Purpose of reviewDespite the growing availability of effective HIV prevention and treatment interventions, there are large gaps in their uptake and sustained use across settings. It is crucial to elicit and apply patients' and stakeholders' preferences to maximize the impact of existing and future interventions. This review summarizes quantitative preference elicitation methods (PEM) and how they can be applied to improve the delivery and uptake of HIV prevention and treatment interventions.Recent findingsPEM are increasingly applied in HIV implementation research; however, discrete choice experiments (DCEs) have predominated. Beyond DCEs, there are other underutilized PEM that may improve the reach and effectiveness of HIV prevention and treatment interventions among individuals by prioritizing their barriers to engagement and determining which attributes of interventions and delivery strategies are most valued. PEM can also enhance the adoption and sustained implementation of strategies to deliver HIV prevention and treatment interventions by assessing which attributes are the most acceptable and appropriate to key stakeholders.SummaryGreater attention to and incorporation of patient's and stakeholders' preferences for HIV prevention and treatment interventions and their delivery has the potential to increase the number of persons accessing and retained in HIV prevention and treatment services.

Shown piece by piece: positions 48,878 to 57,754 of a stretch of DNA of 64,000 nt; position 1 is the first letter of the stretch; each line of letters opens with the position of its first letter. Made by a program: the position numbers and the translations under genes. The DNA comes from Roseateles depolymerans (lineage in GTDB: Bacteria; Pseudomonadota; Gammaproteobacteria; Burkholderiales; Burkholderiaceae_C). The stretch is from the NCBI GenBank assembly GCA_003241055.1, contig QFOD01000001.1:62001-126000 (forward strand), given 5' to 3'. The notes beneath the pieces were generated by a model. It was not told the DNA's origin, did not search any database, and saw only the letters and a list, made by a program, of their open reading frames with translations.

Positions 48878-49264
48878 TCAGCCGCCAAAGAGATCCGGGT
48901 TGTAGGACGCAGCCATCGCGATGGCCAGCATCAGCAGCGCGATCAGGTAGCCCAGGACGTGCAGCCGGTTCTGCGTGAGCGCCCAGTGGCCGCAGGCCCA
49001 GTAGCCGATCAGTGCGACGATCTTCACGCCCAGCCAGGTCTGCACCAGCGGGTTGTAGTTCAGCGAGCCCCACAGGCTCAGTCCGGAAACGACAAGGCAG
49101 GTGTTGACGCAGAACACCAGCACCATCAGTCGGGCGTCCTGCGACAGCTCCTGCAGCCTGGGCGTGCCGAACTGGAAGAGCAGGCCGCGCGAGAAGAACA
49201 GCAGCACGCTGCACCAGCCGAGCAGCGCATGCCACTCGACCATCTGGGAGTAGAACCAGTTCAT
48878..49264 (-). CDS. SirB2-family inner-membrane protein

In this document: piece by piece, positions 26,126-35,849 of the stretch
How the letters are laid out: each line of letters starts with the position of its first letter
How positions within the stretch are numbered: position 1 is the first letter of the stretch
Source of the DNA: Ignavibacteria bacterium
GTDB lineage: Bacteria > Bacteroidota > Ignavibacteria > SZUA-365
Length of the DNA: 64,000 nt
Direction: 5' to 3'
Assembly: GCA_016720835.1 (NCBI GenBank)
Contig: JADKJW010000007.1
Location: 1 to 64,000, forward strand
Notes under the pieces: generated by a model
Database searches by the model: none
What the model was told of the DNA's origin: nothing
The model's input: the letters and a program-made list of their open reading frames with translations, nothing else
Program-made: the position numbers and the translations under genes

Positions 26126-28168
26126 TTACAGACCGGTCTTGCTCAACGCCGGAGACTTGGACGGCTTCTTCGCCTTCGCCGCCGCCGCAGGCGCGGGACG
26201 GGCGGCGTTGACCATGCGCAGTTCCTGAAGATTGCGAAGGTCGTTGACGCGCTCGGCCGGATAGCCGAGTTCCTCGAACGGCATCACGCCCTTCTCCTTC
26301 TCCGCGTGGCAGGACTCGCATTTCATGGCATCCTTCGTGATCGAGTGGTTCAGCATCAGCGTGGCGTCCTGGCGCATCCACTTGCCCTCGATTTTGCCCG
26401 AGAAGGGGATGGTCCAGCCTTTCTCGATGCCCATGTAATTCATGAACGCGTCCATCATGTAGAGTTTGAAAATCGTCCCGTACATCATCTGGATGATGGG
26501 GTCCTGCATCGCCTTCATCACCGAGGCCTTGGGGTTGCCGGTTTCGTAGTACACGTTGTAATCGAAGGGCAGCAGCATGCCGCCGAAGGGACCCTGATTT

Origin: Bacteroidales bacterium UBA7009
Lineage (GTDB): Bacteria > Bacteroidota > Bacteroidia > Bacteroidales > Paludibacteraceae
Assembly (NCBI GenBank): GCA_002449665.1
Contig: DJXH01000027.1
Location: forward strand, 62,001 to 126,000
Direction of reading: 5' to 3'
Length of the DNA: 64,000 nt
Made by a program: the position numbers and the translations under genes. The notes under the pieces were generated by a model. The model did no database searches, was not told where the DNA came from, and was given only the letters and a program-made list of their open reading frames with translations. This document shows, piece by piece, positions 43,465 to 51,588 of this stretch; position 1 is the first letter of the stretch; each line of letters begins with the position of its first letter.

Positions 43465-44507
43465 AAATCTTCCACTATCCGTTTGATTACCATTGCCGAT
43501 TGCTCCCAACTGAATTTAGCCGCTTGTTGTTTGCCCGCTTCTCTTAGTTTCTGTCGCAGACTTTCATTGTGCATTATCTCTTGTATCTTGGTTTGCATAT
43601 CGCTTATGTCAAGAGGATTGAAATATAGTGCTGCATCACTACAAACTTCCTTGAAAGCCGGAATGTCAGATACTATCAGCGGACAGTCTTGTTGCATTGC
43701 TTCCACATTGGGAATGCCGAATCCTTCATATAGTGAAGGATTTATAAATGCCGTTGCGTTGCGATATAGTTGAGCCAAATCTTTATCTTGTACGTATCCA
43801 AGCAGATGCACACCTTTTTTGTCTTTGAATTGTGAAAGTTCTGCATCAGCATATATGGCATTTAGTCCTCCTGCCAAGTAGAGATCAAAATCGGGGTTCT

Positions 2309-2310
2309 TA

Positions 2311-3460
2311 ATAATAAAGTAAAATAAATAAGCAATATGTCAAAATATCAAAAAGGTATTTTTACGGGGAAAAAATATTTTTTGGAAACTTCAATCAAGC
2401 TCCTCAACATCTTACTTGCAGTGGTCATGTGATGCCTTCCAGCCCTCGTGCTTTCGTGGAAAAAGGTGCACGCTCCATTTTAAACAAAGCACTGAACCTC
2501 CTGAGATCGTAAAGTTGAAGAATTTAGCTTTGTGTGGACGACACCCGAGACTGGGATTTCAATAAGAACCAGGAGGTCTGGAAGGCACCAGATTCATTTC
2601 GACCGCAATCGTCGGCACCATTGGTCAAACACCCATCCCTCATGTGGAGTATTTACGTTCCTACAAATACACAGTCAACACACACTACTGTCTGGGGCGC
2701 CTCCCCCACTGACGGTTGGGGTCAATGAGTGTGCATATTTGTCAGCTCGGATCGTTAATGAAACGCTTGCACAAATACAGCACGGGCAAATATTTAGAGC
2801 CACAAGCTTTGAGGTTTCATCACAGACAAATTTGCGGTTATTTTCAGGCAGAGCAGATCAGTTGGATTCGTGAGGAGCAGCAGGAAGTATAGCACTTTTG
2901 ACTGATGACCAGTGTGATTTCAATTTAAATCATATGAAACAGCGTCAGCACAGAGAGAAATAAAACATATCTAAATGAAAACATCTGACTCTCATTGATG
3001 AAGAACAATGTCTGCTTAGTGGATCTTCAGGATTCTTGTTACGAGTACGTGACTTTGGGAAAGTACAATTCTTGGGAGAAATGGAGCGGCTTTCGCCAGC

- Implementation and Maintenance
- implementation science
- preference elicitation
- stated preference